Analysis Of Fast Food Nation

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Eric Schlosser’s novel Fast Food Nation was published on January 17, 2001 (a second edition was later published in 2002) in New York, USA. The novel has 252 pages and continues to page 383 to provide the reader with an epilogue, photo credits, notes, bibliography, acknowledgements, and an index. The novel follows the fast food epidemic from its beginning in the 1950s to its current and future impact on America and the rest of the world.
The first section of the novel, “The American Way”, introduces the reader to the origins of fast food in southern California and how the industry has innovated and changed since then to become an international power. Advances in technology allowed businessmen get cheap labor, cheap ingredients and almost effortlessly
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He wanted to prove to his audience that the goals of the consumer are not the same as the goals of the producers. The investigation went as far as to prove that the goal of fast food industries is merely to make money off cheap, greasy, and addictive meals. Schlosser expressed his concern about the impact of fast food on the economy and society, especially with children around the world who are targeted through advertisements and toys. He ends the introduction by saying “You are what you eat” (10) iconic because he proceeds to criticize and downgrade the quality and sanitation of the meatpacking industries and assembly lines in fast food …show more content…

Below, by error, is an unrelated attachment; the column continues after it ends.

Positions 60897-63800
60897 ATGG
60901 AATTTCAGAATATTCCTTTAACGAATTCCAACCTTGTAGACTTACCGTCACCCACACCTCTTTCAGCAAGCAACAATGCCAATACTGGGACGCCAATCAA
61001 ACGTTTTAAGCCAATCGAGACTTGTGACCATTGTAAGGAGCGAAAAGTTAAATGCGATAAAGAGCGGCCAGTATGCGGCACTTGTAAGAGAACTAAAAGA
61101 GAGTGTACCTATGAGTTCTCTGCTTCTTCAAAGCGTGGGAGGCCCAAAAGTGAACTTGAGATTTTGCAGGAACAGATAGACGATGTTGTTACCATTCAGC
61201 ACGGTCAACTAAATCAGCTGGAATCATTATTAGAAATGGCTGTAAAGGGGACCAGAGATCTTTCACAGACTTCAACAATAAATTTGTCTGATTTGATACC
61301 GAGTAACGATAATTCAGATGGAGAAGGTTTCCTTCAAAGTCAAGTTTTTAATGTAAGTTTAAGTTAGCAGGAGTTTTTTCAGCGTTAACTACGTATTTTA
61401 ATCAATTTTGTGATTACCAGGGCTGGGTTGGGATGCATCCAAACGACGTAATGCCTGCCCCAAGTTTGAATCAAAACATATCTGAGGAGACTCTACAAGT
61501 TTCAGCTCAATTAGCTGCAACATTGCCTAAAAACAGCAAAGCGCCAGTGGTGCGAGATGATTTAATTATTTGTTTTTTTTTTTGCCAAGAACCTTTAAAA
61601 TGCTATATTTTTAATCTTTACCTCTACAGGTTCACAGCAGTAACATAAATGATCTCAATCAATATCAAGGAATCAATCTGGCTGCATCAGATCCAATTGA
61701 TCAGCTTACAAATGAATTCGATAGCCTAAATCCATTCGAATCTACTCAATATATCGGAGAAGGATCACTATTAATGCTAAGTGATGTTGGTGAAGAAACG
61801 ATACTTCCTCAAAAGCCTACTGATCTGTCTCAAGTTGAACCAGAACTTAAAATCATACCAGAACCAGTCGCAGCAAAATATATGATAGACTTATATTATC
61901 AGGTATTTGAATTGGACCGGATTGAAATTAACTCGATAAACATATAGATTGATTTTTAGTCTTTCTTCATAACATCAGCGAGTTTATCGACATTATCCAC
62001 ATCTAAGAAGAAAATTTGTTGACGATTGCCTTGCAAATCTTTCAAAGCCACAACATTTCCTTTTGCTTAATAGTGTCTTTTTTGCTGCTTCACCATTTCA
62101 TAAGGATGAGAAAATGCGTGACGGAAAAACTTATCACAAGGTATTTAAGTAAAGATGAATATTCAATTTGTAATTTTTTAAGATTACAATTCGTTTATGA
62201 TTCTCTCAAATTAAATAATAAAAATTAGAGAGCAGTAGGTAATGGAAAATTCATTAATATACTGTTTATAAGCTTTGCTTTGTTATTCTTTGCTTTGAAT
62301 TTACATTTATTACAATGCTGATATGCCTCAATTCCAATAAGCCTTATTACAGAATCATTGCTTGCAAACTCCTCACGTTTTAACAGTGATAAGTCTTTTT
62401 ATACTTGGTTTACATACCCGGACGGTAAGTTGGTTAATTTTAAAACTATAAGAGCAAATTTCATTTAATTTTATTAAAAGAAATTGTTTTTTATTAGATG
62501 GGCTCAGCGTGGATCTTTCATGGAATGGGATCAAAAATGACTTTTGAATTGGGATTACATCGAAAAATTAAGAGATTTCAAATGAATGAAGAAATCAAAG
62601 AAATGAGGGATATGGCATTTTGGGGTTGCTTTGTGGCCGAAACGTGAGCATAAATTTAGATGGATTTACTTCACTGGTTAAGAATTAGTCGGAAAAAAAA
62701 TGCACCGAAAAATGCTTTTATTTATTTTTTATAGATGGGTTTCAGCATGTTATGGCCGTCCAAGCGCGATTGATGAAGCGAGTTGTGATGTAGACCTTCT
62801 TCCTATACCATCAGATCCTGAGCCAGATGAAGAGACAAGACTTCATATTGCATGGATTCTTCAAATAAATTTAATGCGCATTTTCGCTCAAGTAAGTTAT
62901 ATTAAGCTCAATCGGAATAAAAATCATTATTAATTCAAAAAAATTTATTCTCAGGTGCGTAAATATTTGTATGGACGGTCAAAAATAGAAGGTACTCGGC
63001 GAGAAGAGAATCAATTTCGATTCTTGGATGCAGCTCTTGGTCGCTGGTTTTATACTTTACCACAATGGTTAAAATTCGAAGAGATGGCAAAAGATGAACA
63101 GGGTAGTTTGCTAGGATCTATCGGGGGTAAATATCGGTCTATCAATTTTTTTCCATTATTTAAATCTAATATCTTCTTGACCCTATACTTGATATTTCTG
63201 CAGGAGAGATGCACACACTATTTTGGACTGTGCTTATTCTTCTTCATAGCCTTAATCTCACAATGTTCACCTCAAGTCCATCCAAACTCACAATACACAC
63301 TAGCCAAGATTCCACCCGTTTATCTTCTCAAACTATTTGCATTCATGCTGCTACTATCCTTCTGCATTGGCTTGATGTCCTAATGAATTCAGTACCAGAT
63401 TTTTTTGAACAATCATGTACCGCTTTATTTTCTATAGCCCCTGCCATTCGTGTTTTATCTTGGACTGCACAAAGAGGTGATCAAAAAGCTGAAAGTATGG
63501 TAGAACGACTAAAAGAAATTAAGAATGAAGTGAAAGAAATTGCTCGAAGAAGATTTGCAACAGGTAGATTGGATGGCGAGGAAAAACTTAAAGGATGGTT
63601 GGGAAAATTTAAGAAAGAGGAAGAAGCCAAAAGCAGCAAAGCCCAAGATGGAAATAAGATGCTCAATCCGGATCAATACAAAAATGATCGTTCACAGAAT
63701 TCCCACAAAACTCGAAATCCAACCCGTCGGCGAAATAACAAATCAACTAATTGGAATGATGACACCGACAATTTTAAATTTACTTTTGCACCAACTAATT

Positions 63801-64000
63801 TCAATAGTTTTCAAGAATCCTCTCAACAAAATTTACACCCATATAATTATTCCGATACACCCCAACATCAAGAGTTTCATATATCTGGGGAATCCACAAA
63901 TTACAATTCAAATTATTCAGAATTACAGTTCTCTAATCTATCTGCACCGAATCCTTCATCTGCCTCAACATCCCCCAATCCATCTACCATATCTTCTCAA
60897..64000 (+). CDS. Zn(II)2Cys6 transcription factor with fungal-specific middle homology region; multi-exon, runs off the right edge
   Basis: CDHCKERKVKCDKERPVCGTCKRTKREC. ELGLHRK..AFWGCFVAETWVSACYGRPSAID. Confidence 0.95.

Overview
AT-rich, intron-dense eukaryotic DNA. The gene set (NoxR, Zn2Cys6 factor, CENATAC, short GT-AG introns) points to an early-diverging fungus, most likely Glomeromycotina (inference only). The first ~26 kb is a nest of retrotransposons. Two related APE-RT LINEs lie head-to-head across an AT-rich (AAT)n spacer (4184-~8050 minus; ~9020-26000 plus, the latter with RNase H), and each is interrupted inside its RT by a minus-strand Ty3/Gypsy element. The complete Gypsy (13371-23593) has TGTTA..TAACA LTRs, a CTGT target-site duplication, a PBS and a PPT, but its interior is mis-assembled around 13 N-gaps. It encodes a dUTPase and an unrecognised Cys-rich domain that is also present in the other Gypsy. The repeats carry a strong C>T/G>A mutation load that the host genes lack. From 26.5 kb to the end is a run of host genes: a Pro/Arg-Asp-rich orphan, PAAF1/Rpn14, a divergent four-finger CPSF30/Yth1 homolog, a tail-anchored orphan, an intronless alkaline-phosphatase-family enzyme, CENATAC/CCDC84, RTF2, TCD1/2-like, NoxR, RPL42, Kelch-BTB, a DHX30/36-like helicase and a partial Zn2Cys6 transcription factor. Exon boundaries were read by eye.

The theme of ‘place’ was used by Schlosser to vividly describe the horrors of the fast food industry especially in the slaughterhouses in order to help the reader imagine what he was seeing. As he investigates a slaughterhouse he investigates with all of his senses: “the kill floor is hot and humid, it stinks of manure” (170). He successfully uses words to connect his observations to the readers’ senses. The themes of movement and human/ environmental interactions go hand in hand throughout the novel. As fast food restaurants ran out of markets in the United States, they began to look at foreign countries for new customers. Since the 1940s, when the fast food industry began to flourish, transportation of people and goods became much easier. For that reason, the theme of movement is meant to explain the connection of the movement of good, ideas, and people to the change in diet in the United States and other countries. Fast food has caused an epidemic of obesity to take over the world, as restaurants were able to transport frozen, fat-saturated food the rate of obesity has increased at an alarming rate. The theme of human/ environment interactions is used throughout the novel to assist Schlosser in his argument against the fast food industry. Nationally and internationally the fast food industry looks for cheap land, cheap products, and cheap

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